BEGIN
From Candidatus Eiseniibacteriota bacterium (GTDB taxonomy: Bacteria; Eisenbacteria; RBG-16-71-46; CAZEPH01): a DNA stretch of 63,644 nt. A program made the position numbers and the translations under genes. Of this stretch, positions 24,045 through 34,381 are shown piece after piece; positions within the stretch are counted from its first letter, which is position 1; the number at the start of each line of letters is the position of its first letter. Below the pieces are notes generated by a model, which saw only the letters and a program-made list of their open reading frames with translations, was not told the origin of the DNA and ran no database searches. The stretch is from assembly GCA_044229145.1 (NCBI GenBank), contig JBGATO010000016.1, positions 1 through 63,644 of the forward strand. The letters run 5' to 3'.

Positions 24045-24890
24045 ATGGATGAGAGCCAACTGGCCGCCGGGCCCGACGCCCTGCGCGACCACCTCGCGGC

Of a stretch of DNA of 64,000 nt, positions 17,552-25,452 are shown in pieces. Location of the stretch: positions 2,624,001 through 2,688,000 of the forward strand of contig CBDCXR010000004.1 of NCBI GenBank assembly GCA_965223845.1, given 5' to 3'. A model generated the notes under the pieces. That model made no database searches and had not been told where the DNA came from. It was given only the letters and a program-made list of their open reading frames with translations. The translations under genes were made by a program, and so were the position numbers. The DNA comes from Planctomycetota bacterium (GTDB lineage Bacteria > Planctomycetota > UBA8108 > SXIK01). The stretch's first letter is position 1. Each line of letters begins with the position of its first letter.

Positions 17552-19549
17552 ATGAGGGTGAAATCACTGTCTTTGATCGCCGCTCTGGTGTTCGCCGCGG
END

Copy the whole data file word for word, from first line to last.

From Candidatus Eiseniibacteriota bacterium (GTDB taxonomy: Bacteria; Eisenbacteria; RBG-16-71-46; CAZEPH01): a DNA stretch of 63,644 nt. A program made the position numbers and the translations under genes. Of this stretch, positions 24,045 through 34,381 are shown piece after piece; positions within the stretch are counted from its first letter, which is position 1; the number at the start of each line of letters is the position of its first letter. Below the pieces are notes generated by a model, which saw only the letters and a program-made list of their open reading frames with translations, was not told the origin of the DNA and ran no database searches. The stretch is from assembly GCA_044229145.1 (NCBI GenBank), contig JBGATO010000016.1, positions 1 through 63,644 of the forward strand. The letters run 5' to 3'.

Positions 24045-24890
24045 ATGGATGAGAGCCAACTGGCCGCCGGGCCCGACGCCCTGCGCGACCACCTCGCGGC

Of a stretch of DNA of 64,000 nt, positions 17,552-25,452 are shown in pieces. Location of the stretch: positions 2,624,001 through 2,688,000 of the forward strand of contig CBDCXR010000004.1 of NCBI GenBank assembly GCA_965223845.1, given 5' to 3'. A model generated the notes under the pieces. That model made no database searches and had not been told where the DNA came from. It was given only the letters and a program-made list of their open reading frames with translations. The translations under genes were made by a program, and so were the position numbers. The DNA comes from Planctomycetota bacterium (GTDB lineage Bacteria > Planctomycetota > UBA8108 > SXIK01). The stretch's first letter is position 1. Each line of letters begins with the position of its first letter.

Positions 17552-19549
17552 ATGAGGGTGAAATCACTGTCTTTGATCGCCGCTCTGGTGTTCGCCGCGG